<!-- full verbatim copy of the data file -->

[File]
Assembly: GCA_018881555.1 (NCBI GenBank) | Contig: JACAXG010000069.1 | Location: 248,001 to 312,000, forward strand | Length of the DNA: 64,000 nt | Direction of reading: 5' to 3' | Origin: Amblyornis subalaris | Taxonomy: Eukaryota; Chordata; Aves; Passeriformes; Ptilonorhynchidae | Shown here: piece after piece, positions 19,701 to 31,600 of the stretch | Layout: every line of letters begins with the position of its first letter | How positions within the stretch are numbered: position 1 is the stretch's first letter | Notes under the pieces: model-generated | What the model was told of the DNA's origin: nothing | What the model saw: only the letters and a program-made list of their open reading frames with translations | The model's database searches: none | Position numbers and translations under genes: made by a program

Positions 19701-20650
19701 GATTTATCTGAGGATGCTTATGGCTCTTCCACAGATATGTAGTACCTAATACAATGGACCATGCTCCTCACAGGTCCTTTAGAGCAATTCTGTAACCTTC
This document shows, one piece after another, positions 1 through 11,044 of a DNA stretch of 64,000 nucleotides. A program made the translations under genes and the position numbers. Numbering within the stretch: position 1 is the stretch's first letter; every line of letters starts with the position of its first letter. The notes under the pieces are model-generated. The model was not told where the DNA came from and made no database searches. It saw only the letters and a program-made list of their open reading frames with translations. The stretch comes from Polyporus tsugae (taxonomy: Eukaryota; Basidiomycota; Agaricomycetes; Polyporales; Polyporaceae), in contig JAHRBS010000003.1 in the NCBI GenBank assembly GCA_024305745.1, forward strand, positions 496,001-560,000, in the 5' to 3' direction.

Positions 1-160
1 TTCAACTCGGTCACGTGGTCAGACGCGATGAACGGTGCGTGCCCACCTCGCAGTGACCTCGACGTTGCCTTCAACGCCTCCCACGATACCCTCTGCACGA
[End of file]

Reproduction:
Assembly: GCA_018881555.1 (NCBI GenBank) | Contig: JACAXG010000069.1 | Location: 248,001 to 312,000, forward strand | Length of the DNA: 64,000 nt | Direction of reading: 5' to 3' | Origin: Amblyornis subalaris | Taxonomy: Eukaryota; Chordata; Aves; Passeriformes; Ptilonorhynchidae | Shown here: piece after piece, positions 19,701 to 31,600 of the stretch | Layout: every line of letters begins with the position of its first letter | How positions within the stretch are numbered: position 1 is the stretch's first letter | Notes under the pieces: model-generated | What the model was told of the DNA's origin: nothing | What the model saw: only the letters and a program-made list of their open reading frames with translations | The model's database searches: none | Position numbers and translations under genes: made by a program

Positions 19701-20650
19701 GATTTATCTGAGGATGCTTATGGCTCTTCCACAGATATGTAGTACCTAATACAATGGACCATGCTCCTCACAGGTCCTTTAGAGCAATTCTGTAACCTTC
This document shows, one piece after another, positions 1 through 11,044 of a DNA stretch of 64,000 nucleotides. A program made the translations under genes and the position numbers. Numbering within the stretch: position 1 is the stretch's first letter; every line of letters starts with the position of its first letter. The notes under the pieces are model-generated. The model was not told where the DNA came from and made no database searches. It saw only the letters and a program-made list of their open reading frames with translations. The stretch comes from Polyporus tsugae (taxonomy: Eukaryota; Basidiomycota; Agaricomycetes; Polyporales; Polyporaceae), in contig JAHRBS010000003.1 in the NCBI GenBank assembly GCA_024305745.1, forward strand, positions 496,001-560,000, in the 5' to 3' direction.

Positions 1-160
1 TTCAACTCGGTCACGTGGTCAGACGCGATGAACGGTGCGTGCCCACCTCGCAGTGACCTCGACGTTGCCTTCAACGCCTCCCACGATACCCTCTGCACGA